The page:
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DEAF 2002 - present:
Now entering it’s seventh year, the Dublin Electronic Arts Festival is independently-run by veteran Irish music label D1 Recordings (http://www.d1.ie) and is every year further cementing its reputation as one of the most forward-thinking events of its kind in our cultural calendar. DEAF’s artistic remit has widened considerably since its inception, moving beyond the confines of its roots in club culture, realising Ireland as a creative centre for the digital arts. Nonetheless, the festival has succeeded in remaining true to its core ethos: to focus on the experimental, and to promote a genuine inclusiveness in its approach to showcasing the electronic arts to new audiences in Ireland.
Since its inception in 2002, DEAF has established close links with many of the most exalted names in the electronic arts: from artists such as Coil, Plaid, Ulrich Schnauss, Static, Tarwater, Taylor Deupree, Frank Breitschneider, Roger Doyle, 4 Hero, Rahzel, Undergound Resistance, Crash Ensemble, Photek, Ewan Pearson, Richard Chartier, Pamelia Kurstin and Lisle Ellis.
For 2007, the theme of the festival was Asian - offering audiences not just the opportunity to sample the work of Chinese, Japanese, Indian and Thai artists amongst others, but also the chance to witness Irish artists deliberately engaging with other musical and artistic traditions in an explorative and open-ended creative process. In choosing such a theme at this point in our development (which to say the least, runs contrary to local expectations) it was our hope to open up an imaginative space for both local artists and audiences to contemplate anew their own ideas of what is meant by the descriptive term ‘electronic art’.
We were delighted to have received such a positive response from the artists invited to participate: a collaborative improvisational performance took place between Miya Masaoka and local musician Daniel Jacobson, while Wu Fei & Takeshi Nisimoto brought us stunning performances in St Audoen’s Church, while Pamelia Kurstin stepped into the role of tutor for the return of the highly popular ‘DEAF Junior’, a series of interactive classes aimed at introducing 10-14 year-olds to the processes of making and recording their own electronic music. Other highlights for 07 included a special presentation by the veteran cinematographer, the Australian-born Christopher Doyle, describing his experiences as a pivotal figure in the Hong Kong film industry for more than twenty years, plus Trevor Knight presented a live collaboration between Gyohei Zaitsu (Japan): Butoh dancer, Itaru Oki (Japan):trumpet and accessories by Knight himself: keyboard /electronics called ‘Featherhead’.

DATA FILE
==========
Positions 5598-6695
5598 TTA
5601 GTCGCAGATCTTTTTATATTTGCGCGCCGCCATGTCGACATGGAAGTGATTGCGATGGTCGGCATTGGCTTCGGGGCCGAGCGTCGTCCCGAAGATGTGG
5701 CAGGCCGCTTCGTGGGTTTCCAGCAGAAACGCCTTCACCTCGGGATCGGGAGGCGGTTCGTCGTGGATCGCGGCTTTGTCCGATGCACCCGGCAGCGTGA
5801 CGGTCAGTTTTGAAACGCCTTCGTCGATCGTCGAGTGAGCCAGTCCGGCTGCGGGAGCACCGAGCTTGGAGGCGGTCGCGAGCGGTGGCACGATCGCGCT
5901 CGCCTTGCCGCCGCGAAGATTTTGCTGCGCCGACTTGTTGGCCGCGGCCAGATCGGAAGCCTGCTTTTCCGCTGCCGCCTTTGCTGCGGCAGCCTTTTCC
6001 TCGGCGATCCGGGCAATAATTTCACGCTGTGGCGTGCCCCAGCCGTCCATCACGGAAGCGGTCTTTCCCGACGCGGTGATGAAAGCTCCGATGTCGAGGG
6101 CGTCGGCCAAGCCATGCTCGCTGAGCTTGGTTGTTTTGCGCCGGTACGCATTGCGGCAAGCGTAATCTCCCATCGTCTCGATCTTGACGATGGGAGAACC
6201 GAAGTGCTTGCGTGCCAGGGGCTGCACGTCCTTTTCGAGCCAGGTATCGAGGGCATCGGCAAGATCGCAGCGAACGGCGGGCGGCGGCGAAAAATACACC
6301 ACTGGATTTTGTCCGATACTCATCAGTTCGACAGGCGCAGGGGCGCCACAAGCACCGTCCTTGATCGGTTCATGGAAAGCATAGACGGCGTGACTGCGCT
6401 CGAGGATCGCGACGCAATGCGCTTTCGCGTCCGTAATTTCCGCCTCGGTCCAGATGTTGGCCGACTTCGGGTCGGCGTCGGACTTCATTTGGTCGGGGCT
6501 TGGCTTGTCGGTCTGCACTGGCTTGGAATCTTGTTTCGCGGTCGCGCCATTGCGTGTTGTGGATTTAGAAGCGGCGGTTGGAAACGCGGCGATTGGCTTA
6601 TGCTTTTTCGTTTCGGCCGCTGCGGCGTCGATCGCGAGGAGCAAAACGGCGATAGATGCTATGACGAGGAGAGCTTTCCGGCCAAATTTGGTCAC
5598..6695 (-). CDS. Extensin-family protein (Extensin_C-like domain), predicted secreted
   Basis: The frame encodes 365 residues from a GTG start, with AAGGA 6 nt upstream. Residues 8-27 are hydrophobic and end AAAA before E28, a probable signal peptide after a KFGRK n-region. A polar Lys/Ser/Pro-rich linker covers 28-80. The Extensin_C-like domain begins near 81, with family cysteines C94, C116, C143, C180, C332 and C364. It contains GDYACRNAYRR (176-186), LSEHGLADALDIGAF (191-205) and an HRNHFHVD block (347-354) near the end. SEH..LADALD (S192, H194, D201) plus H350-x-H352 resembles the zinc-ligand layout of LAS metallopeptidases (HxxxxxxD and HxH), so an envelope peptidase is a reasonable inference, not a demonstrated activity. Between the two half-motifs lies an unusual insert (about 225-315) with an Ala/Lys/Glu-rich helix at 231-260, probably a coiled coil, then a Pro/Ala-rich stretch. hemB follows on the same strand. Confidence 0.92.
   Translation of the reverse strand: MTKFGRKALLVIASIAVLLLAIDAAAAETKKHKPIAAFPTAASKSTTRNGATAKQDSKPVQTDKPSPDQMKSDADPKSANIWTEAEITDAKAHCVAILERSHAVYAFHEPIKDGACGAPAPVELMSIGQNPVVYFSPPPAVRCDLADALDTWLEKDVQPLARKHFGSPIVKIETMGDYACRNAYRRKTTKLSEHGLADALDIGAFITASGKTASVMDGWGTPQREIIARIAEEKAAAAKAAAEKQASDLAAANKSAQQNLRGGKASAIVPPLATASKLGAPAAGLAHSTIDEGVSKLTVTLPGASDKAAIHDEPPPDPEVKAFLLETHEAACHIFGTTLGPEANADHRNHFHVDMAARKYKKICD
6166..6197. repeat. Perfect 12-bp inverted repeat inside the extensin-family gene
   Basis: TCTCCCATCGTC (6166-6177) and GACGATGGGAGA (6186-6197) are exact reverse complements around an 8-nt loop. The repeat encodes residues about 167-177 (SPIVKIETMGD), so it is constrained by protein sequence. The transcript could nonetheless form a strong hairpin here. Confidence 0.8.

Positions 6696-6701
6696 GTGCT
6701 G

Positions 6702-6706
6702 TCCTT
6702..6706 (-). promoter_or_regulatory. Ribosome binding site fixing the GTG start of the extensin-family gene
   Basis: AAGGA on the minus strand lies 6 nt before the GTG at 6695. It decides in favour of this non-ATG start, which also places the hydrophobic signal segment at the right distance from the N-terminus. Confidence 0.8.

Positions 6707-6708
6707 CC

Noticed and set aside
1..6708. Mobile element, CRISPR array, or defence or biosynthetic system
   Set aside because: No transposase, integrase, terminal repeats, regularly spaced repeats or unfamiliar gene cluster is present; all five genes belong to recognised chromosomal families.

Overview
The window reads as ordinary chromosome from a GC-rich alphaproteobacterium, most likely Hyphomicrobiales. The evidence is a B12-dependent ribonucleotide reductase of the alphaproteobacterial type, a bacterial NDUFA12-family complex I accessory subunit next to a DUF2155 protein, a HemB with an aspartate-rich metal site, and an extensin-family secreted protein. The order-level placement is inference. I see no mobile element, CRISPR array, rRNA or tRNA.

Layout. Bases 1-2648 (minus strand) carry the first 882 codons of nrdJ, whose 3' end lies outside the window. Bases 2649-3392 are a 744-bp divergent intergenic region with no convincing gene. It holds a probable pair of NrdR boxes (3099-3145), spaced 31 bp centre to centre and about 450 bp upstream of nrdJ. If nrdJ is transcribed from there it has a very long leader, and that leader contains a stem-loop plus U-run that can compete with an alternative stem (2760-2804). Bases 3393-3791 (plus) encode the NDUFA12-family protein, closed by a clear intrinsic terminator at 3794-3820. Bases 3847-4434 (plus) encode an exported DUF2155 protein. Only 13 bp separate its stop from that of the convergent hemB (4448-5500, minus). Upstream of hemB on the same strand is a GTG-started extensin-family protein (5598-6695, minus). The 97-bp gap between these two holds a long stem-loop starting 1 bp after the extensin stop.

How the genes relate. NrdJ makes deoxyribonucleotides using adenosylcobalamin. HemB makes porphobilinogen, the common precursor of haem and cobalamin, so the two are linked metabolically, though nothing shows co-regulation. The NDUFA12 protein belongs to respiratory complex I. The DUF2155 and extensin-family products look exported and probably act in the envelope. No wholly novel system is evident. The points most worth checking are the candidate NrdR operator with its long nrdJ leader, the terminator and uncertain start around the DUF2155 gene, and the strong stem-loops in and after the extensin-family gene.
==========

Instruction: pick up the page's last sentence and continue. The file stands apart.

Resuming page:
DEAF is committed not just to the annual programming of a series of flagship events to represent them, but also to the establishment of a broader framework within which selected artists, producers and musicians are given an opportunity to present their work to Irish audiences alongside artists of international renown. DEAF also seeks to promote discussion on the subject of the electronic arts, to provide the public with opportunities to get hands-on experience of new technologies employed in the digital arts, and to present the electronic arts in new and exciting environments.